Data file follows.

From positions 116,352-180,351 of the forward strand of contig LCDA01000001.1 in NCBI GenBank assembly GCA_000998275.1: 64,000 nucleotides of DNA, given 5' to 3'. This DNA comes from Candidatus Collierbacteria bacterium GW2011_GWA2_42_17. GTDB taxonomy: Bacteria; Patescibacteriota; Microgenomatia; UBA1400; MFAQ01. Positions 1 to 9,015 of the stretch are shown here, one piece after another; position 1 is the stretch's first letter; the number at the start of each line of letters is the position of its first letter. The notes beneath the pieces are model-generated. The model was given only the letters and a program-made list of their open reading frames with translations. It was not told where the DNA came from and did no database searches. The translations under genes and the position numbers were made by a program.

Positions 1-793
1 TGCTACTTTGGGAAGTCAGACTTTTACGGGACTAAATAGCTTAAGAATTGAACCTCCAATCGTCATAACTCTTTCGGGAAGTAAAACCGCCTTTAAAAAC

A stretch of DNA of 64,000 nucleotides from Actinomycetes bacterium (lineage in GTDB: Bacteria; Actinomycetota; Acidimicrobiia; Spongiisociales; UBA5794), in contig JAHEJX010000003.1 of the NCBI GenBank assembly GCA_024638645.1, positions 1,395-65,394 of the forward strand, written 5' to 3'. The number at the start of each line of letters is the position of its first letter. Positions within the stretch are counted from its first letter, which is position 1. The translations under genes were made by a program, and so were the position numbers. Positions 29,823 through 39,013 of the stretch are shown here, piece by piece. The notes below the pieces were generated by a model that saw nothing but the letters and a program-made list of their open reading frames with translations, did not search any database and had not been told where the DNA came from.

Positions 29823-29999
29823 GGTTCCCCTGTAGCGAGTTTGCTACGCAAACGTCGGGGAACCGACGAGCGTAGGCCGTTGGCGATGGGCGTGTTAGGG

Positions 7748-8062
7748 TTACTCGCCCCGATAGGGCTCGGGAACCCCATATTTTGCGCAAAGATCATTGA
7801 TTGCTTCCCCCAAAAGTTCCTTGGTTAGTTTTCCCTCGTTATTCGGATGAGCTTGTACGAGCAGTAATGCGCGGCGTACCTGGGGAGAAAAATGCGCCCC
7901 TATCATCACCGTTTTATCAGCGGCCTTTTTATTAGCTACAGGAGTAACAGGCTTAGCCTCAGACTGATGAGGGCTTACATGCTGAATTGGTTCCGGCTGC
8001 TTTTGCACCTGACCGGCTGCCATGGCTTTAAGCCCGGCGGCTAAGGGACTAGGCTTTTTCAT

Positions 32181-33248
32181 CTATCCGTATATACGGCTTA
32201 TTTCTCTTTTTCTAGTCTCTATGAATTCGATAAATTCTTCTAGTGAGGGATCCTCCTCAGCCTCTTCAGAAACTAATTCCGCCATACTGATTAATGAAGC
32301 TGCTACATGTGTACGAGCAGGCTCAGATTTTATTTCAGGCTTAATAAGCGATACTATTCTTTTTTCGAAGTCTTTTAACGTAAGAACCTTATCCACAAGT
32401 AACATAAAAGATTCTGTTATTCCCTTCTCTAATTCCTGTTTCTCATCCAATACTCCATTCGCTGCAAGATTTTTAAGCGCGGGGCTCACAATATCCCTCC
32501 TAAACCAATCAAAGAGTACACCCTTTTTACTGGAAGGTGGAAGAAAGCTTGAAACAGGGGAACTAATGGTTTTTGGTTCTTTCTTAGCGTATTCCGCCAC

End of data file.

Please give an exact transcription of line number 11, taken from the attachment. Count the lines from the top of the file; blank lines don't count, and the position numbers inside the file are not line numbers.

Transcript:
8001 TTTTGCACCTGACCGGCTGCCATGGCTTTAAGCCCGGCGGCTAAGGGACTAGGCTTTTTCAT